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Home - Interpeace : Interpeace

Progress in Somali dialogue for peace project

2 août, 2005
Est. Reading: 2 minutes
Crédit photo: Ryan Anson pour Interpeace

The Puntland Development and Research Centre (PRDC), one of Interpeace’s three Somali partners has succeeded in highlighting security problems to the President.

“I was with a relative down by the river when two gunmen appeared from nowhere and ordered us to lie on the ground. We began to run and the gunmen started firing. I was hit in the leg and now walk with crutches. I can no longer work and have to beg to feed my family”

Every night Fatuma’s community was terrorized by gunmen, preying on those like him who, uprooted by the conflict in Puntland, a semi-autonomous territory in Somalia, had sought shelter in makeshift accommodation on the outskirts of the capital, Garowe. On the margins of society, these “internally displaced” people had given up hope of legal protection from the authorities.

“The gunmen come in search of women, irrespective of age or status”, explains Mohamed, “If they don’t find any, they raid our homes. We have complained to the police but they have done nothing and we live in a constant state of fear”.

The lack of security for these people living outside the major towns in Puntland came to light as a result of Interpeace’s Dialogue for Peace project. This project works with together three research centres in Puntland, Somaliland and in south-central Somalia.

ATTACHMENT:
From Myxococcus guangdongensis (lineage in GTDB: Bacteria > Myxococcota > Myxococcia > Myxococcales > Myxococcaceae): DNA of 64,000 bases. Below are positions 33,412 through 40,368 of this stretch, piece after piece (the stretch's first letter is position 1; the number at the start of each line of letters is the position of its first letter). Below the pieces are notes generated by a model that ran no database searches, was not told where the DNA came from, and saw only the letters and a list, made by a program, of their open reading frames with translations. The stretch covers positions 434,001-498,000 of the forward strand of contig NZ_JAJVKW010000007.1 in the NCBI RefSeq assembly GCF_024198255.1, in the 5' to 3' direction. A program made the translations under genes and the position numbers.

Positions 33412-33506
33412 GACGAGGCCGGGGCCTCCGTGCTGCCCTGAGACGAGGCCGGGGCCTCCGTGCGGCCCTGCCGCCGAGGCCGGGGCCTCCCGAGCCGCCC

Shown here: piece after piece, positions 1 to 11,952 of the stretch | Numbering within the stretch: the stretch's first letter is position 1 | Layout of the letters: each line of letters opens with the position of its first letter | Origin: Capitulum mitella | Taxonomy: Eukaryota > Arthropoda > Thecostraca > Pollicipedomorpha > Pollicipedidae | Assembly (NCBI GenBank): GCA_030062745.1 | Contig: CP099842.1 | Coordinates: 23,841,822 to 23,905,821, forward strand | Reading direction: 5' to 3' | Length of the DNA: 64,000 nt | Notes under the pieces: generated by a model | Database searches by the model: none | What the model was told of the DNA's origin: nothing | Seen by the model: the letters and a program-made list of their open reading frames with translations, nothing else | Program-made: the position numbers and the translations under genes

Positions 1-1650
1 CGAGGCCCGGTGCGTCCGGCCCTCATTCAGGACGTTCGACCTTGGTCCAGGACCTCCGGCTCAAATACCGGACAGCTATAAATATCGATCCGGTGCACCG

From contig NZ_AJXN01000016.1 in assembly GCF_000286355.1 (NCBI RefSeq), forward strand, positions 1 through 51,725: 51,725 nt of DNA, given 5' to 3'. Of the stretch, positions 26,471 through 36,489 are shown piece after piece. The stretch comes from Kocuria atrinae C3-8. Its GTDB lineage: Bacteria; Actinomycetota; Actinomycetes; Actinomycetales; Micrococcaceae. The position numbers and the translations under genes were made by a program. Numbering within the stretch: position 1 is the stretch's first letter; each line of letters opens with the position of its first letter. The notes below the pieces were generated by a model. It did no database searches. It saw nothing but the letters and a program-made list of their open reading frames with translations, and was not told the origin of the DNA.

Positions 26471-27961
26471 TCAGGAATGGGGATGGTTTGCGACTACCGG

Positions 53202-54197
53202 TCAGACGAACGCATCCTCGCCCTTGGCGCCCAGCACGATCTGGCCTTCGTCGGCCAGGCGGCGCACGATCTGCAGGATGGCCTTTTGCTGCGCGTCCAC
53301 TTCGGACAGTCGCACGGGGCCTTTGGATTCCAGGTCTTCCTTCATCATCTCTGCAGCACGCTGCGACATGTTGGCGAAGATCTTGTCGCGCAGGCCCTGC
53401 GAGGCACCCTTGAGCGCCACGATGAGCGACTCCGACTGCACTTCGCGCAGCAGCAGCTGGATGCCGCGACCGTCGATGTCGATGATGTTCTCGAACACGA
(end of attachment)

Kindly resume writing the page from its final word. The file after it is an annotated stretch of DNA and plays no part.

The Puntland Development and Research Centre (PDRC) filmed Fatuma and Mohamed and showed their testimony at a high level meeting to discuss governance issues. The impact of the film was instant, with the President of Puntland instructing the police to address the problem “right away”.

“Now we have police units patrolling our neighbourhood after dark”, says Mohamed. “They often search people for weapons and this gives a feeling of safety. Our midnight terror has disappeared”.

More representatives of displaced communities and minority groups are taking part in workshops run by the research centre, giving them the opportunity to communicate their problems directly to the authorities.

The research centre has also run training workshops for the judiciary, and private lawyers in order to raise awareness about issues facing marginalised communities.